When I first started blogging, I was hesitant to mention my faith. It was like being at a conference or in a new place, where until you figure out where everyone else might stand, you don’t want to mention something that might make you unpopular. Then I made a Lenten resolution that this was part of who I was and I shouldn’t be hiding my light under a bushel basket, so to speak. I tried to blog honestly.
Lately, well, lately I haven’t had much of a faith life to blog about. I can’t remember a time in my life when I’ve felt further from God. Looking back, I can see the slow road that brought me here. Maybe it began in those months of newlywed bliss, when spending time together took precedence over being alone with God. Maybe it happened in the early days of motherhood, when finding a routine and juggling the needs of a little one interrupted quiet times.
However it happened, I find myself here, feeling empty and dry. During high school, I noticed that my writing output was directly proportional to my devotional time. The more time I spent reading my Bible and praying, the more my creative juices flowed. One of my profs spoke of this spiritual connection to writng, leading us through an example of his own daily spiritual routine and urging us to find something similar to get us going.
Ash Wednesday: A New Start
Today is Ash Wednesday, the start of Lent within the Catholic Church (and Lutheran and other traditions). It seems like a good time to try to focus on my faith once again, to revive that relationship with God that I once had. I’ve made a few Lenten resolutions for this season, which will hopefully stick better than those typically made in January.
Have patience with all things, but chiefly have patience with yourself. Do not lose courage in considering your own imperfections, but instantly set about remedying them—every day begin the task anew. ~ St. Francis de Sales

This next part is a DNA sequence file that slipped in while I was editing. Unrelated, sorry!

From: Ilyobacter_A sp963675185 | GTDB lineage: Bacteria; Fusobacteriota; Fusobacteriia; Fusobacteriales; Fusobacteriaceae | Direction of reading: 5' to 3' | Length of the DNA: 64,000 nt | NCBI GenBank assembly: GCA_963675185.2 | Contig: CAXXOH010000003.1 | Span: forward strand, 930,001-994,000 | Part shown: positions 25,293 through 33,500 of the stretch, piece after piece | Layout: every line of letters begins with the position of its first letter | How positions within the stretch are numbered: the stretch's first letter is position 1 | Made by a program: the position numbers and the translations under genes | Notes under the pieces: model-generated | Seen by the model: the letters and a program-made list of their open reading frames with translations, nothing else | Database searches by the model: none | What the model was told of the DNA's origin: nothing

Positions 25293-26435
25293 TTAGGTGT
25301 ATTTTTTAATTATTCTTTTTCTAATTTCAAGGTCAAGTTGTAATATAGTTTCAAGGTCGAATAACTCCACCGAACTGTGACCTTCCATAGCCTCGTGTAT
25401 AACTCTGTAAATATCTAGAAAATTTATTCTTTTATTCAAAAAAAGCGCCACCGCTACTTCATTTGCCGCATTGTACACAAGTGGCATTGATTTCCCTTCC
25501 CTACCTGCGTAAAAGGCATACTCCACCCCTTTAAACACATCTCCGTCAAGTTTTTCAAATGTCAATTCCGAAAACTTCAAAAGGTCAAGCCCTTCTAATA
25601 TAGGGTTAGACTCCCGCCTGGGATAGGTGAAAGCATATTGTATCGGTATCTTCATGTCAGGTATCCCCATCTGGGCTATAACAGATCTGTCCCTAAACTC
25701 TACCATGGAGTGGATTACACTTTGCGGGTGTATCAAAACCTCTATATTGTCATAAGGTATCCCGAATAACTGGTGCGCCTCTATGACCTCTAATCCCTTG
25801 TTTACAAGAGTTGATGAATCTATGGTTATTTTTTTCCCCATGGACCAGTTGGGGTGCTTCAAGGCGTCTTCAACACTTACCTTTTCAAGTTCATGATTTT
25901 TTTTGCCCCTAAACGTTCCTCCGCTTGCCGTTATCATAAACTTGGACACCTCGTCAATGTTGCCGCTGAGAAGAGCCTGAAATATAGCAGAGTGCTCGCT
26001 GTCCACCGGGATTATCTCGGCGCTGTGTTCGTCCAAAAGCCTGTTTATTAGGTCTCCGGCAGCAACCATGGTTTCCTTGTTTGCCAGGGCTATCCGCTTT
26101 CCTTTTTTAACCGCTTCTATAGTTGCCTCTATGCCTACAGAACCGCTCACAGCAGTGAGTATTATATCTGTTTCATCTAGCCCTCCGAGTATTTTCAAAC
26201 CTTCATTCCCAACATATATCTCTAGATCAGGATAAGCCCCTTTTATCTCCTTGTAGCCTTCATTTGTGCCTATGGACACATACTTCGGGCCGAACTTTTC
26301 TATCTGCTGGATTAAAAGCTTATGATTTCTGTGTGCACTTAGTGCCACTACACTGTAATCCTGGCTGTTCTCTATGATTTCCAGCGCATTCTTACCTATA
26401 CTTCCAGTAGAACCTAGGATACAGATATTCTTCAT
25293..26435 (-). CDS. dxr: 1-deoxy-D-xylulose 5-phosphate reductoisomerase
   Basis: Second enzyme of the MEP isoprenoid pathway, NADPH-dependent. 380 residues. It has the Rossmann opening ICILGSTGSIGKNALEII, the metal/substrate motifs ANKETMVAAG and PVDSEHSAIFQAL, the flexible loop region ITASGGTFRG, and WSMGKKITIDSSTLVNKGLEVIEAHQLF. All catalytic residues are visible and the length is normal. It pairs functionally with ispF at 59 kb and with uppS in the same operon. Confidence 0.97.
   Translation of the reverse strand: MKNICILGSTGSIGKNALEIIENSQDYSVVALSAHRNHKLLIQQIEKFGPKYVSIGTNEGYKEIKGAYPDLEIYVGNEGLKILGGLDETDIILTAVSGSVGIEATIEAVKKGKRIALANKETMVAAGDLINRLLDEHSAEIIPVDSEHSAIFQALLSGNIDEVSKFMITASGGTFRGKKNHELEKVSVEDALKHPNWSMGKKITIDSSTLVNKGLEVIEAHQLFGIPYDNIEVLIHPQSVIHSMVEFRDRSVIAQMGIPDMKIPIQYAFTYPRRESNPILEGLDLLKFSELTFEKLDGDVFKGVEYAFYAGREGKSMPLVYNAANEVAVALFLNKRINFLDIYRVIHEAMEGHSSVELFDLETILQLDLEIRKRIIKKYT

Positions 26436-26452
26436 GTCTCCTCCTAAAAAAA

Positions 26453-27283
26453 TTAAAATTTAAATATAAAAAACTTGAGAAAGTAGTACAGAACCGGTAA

Years ago, I heard a speaker make an interesting comparison about the value of reading your Bible every day. At first, he said, it’s like taking vitamins—you do it because it’s good for you. Then it becomes more like eating oatmeal—filling and nutritious, but hard to get down sometimes. Finally, as you persist and keep reading, it becomes like having peaches and ice cream—rich and delicious. I’ve seen myself go through each of those stages at various times in my life.
Right now, I’m back to vitamins, but I’m going to try taking them every day.
Resources to Help Busy Moms
Need help getting into a good routine of prayer and Bible reading? Here’s some resources:
- Names of God Bible (get a new Bible to help you read familiar passages in a new way!)
- Hope Daily Planner: start your day with a prayer and a plan
- Beholding & Becoming: The Art of Everyday Worship by Ruth Chou
- Why You Should Take an Annual Spiritual Retreat
- Live Loved: an adult colouring book (add some meditation to your daily prayer time!)
- How Many Times Do I Have to Tell You? by Rachael Carman (quick devotions to help you connect with God)
Do you make any Lenten resolutions? What helps you stick to a daily Bible time?
Jeff – that’s right. I’ve also heard it takes about fourty days for something to become a habit, so here’s hoping. 🙂
Good for you, getting back to your vitamins. As with all good habits, the secret is in repetition.